Home Point Financial CEO: AIME is single driver of wholesale market share

Mortgage & Real Estate

Executive Conversations is a HousingWire web series that profiles powerful people in the financial industry, highlighting the operations and the people that make this sector tick. In the latest installment, Chairman of the mortgage broker trade group, the Association of Independent Mortgage Experts, Anthony Casa, sits down with William Newman, the CEO of Home Point Financial, where their lending business is booming.

Anthony Casa: Home Point Financial is one of the fastest growing nonbank lenders. How has the broker movement aided that growth?

William Newman: Home Point Financial started in 2015 with the intention of becoming a top 10 lender and servicer, but we didn’t know where the greatest opportunities would be to grow. Therefore, we invested in all origination channels and worked to see what presented the best long-term opportunity. In 2018, we saw growth exploding in the broker market and decided to exit retail lending and expand on our investments into independent mortgage brokers.

Last year, I attended the inaugural AIME Fuse National
Conference in Las Vegas and experienced the energy, perspective and attendance
while being present at the event. It reminded me of the 1990s when brokers grew
their market share significantly, confirming my decision to heavily invest into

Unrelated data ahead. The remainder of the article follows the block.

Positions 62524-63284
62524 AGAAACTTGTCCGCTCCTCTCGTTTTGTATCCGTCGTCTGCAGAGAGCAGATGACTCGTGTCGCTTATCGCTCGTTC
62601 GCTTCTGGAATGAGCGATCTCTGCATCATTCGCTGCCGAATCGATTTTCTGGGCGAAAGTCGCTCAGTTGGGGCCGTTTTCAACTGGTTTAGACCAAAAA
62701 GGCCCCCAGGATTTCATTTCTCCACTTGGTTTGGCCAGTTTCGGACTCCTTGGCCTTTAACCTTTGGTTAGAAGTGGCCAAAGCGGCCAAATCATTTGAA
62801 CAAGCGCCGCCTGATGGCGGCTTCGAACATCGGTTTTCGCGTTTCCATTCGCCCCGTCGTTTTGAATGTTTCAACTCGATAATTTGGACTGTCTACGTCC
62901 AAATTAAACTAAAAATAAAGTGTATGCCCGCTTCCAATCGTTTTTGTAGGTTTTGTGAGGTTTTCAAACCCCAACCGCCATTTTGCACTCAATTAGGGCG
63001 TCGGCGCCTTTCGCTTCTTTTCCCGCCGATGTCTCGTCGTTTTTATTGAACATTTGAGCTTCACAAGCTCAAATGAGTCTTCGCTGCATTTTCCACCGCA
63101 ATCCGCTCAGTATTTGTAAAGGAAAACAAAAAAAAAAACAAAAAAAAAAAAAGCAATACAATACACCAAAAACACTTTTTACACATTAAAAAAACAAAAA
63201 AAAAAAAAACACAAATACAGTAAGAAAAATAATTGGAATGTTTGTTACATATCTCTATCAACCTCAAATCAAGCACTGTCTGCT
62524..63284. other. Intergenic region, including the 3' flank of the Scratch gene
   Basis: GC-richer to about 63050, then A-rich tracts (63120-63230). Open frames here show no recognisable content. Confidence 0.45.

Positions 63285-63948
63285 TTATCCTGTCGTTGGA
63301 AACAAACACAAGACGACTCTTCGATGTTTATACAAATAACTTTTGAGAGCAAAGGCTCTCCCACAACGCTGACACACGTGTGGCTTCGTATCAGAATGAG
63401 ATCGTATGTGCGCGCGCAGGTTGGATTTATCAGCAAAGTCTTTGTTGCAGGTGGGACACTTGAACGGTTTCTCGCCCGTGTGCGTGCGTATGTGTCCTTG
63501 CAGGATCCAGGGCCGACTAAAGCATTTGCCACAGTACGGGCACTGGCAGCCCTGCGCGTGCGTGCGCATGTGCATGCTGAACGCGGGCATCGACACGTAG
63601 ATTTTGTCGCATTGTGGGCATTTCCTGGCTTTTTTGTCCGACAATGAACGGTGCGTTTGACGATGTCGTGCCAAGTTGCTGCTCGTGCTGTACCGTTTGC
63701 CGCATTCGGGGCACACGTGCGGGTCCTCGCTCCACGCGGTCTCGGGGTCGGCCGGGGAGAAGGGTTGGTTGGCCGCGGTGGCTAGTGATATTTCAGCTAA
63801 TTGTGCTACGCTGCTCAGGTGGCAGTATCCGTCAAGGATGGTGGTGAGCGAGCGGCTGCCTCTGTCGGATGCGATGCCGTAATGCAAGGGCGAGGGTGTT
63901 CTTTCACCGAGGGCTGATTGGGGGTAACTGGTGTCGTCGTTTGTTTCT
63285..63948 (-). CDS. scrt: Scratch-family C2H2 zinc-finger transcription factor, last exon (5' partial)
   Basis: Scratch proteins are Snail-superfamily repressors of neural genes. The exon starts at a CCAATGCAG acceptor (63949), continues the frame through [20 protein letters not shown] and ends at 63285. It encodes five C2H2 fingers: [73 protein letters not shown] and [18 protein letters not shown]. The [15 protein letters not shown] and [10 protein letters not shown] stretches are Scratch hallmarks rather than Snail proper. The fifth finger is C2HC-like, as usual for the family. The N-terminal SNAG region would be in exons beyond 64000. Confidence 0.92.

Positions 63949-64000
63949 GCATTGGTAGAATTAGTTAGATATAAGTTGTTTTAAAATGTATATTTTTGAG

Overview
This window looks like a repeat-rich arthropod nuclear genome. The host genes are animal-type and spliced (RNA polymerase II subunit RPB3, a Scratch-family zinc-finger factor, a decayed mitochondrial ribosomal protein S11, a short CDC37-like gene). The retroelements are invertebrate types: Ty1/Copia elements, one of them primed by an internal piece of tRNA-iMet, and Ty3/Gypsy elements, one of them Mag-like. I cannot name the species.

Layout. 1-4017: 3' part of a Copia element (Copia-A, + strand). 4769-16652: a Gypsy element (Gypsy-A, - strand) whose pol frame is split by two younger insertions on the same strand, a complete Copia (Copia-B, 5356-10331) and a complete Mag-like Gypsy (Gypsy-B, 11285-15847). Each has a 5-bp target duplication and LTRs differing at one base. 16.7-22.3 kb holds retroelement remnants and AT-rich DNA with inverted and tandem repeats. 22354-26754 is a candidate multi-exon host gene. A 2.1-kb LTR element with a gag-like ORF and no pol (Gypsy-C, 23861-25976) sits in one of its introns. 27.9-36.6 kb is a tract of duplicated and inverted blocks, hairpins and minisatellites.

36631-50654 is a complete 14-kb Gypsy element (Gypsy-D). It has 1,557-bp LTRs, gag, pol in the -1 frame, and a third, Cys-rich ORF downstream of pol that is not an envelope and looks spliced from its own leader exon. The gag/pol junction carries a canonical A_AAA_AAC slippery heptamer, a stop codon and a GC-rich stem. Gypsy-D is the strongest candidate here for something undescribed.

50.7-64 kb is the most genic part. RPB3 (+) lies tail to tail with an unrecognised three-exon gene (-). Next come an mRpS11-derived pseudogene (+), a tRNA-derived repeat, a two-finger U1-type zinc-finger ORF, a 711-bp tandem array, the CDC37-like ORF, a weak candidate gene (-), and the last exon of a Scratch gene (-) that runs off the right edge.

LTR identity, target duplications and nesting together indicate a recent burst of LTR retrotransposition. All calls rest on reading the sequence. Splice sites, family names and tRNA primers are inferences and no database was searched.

the broker channel. A part of my personal philosophy is that people want to be
a part of something. Lending operations can feel isolated and by definition you
need to be able to overcome that obstacle in order to be successful. AIME is a
new movement which brings people together as one community. With this movement
comes rallying and comradeship among brokers unlike anything I’ve seen before.

Casa: What’s the next step for growth with Home Point? Do you expect you can keep putting up those big numbers, even in a declining market?

Newman: In 2019 alone, Home Point is funding four times the volume in the TPO segment than we were funding at the beginning of the year. It would be flawed to expect we could maintain that level of growth. However, we do have a number of growth opportunities that we intend to execute on. For example, Home Point only covers about 15% of brokerages today, meaning there is significant room to grow our reach.

We are also continually focused on improving the experience for both the broker and the consumer. While oftentimes those in our industry think you have to pick one or the other, we don’t believe that’s the case. At Home Point, we believe it needs to be a mutually beneficial relationship for everyone involved. We continue to improve the workflow, interface, technology and every aspect of the origination process. In order to continue to see success even in a down market, our strategy is to focus on the long-term relationship with both our broker partners and our customers. 

Casa: How has your partnership with AIME benefited Home Point Financial in terms of exposure and volume increase?